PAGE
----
coal mines face the probability of being
unable tonesume normal production
because the mine workers, mainly men
of foreign birth, ar becoming dis
couraged at lack of employment during
the summer and ar leaving, literally
in crowds, for their native lands, it is
declared in a statement today by the
Montana railroad commission.
Consumers are urged to order winter
coal now. in order to prevent the de
parture of the laborers by furnishing
them tmplojmeuu .
new colors voted by the national assem
bly. An equally suggestive symptom
is the widespread and rapidly increas
ing hatred against the French, which
will be further inflamed by the return
of German prisoners.. The idea of re
venge is Iqeradicably rooted In German
minds today. One notes the renais
sance of the German lighting spirit, too,
4nrluded on Pass 2. Column 2.)
to Southern Republic.
PARIS, July 13. (By the Associated
Press.) Intervention by the United
States in Mexico would tend rather to
complicate the situation than to ameli
orate it, according to a statement made
today by Franciscp Leon de La Barra.
former provisional premier of Mexico,
in referring to dispatches received in
Paris to the effect that American in
tervention was possible. I
Crir-0al Misuse of Funds
Ll Coast Alleged. .
Affidavits Show Foodstuffs
Carelessly Thrown Into Mud.
Former Chief Accused of TTsinj
Poor Judgment and Inefficient
. . Methods of Production. .
WASHINGTON. July 13. Affidavits
purporting to show criminal misuse of
public funds by the spruce production
division of the army air service, col
lected during the past year by the
Providence Journal, have been submit
ted to the special house committee in
vestigating war department expendi
tures and are being Investigated by a
ubcommittee of which Representative
Frear of Wisconsin is chairman.
According to a statement authorized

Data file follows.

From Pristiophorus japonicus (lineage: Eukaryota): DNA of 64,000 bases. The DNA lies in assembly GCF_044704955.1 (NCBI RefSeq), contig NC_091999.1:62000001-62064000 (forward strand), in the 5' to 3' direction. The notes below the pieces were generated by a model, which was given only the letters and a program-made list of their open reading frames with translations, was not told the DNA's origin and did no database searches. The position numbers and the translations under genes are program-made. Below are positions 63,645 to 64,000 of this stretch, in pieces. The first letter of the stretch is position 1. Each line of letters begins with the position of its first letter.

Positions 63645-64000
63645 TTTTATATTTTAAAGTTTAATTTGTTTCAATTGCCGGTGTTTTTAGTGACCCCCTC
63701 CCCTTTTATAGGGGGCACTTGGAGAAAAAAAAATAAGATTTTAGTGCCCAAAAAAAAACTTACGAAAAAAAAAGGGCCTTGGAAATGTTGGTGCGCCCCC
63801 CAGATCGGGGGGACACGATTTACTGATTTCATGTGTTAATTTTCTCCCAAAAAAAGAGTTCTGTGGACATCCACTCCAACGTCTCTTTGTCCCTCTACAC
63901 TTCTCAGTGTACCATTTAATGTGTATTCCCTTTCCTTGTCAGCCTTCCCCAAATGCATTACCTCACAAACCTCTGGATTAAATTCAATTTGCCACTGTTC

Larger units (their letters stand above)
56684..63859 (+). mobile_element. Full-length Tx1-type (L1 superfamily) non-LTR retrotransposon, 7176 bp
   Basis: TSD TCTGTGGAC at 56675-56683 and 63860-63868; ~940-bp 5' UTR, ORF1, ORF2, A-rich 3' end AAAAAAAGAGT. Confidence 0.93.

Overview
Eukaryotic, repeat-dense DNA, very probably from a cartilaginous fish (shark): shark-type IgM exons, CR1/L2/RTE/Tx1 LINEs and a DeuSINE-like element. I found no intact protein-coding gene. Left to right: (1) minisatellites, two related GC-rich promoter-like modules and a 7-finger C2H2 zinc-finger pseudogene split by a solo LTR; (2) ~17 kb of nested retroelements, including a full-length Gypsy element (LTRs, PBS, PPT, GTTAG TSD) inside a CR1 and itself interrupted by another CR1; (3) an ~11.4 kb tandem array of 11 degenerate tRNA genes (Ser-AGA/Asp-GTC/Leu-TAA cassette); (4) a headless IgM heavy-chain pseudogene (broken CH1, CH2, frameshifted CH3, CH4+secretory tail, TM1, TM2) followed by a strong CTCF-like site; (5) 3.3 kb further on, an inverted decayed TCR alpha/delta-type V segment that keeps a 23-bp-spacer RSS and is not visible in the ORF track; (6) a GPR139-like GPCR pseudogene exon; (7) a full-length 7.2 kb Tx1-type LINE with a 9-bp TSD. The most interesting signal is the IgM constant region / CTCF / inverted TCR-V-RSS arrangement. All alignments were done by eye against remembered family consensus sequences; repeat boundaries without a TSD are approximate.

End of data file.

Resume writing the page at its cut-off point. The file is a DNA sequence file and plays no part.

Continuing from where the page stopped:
today by Mr. Frear, the affidavits al
Youths, Failing to Find More Prey
on Two-Hour Jaunt, Leap
Into Brush at Miln ankle.
K. L. MendenhaU, . 791 East Main
street, reported to the police yesterday
that lie had been held up and robbed
by three young men who met him on
the road near Milwaukie, ' Or., and,
after taking his money, forced him to
drive them around the country for two
and one-half hours, and to witness the
robbery of another man whom they met
during the Jaunt.
The robbers forced their second vic
tim to enter the machine and accom
pany them for a time, and finally dis
appeared in the woods about 2:20 A. M.
The second victim made no report to
the police.
. The highwaymen stepped out of the
brush on the Portland side of Mil
waukie, as Mr. Mendenhall was return
ing home about 10 P. M. Saturday.
said. They took 310 from him an
then climbed Into the rear seat of his
machine and ordered him to drive on
according to bis report. They rod
slowly around the country roads, adopt
lng a circuitous route. They met the
second victim southeast of Milwaukie
more than an hour later, he said.
Two of the robbers descended from
the car and went through the victim
pockets, while the third guarded Mr.
Mendenhall. From the second robbery
the highwaymen netted 20. They
forced the second victim into the front
seat beside Mr. Mendenhall and con
tinued the hunt.
Finding the country ' roads aban
doned, the robbers stopped the automo
bile on the bridge on the Portland side
Investigations Will Follow
Dowsey Inquest.
Attempt Made to Involve Port
land Builders in Fraud.
lege that contracts for spruce produc- of Milwaukie at 2:20 A. M.. and took to
tlon and railroad construction on the
Pacific coast were awarded under. the
cost-plus system to companies which
had no practical experience in the work,
with the result that great sums of
money were wasted. Dishonest methods
were used by the . companies, it ia
charged, to obtain larger fees from the
Excessive Cost Charged.
Charges are made," the statement
says, "that the government was sub
jected, under the cost-plus system, to a
cost of practically 3650 per thousand
the brush again, Mr. Mendenhall said.
Mr. Mendenhall said all three bandits
wore masks" of white handkerchiefs
and carried revolvers of blued steeL
Reserve Piled TJp During War
' Cut Down, by Reparations.
WASHINGTON, - July 13. Germany
increased her stock of gold during the
war, but lost 3122.000,000 between Jan
feet for spruce when private concerns I uary 1 and May 7 of this year, accord
lng to information obtained by the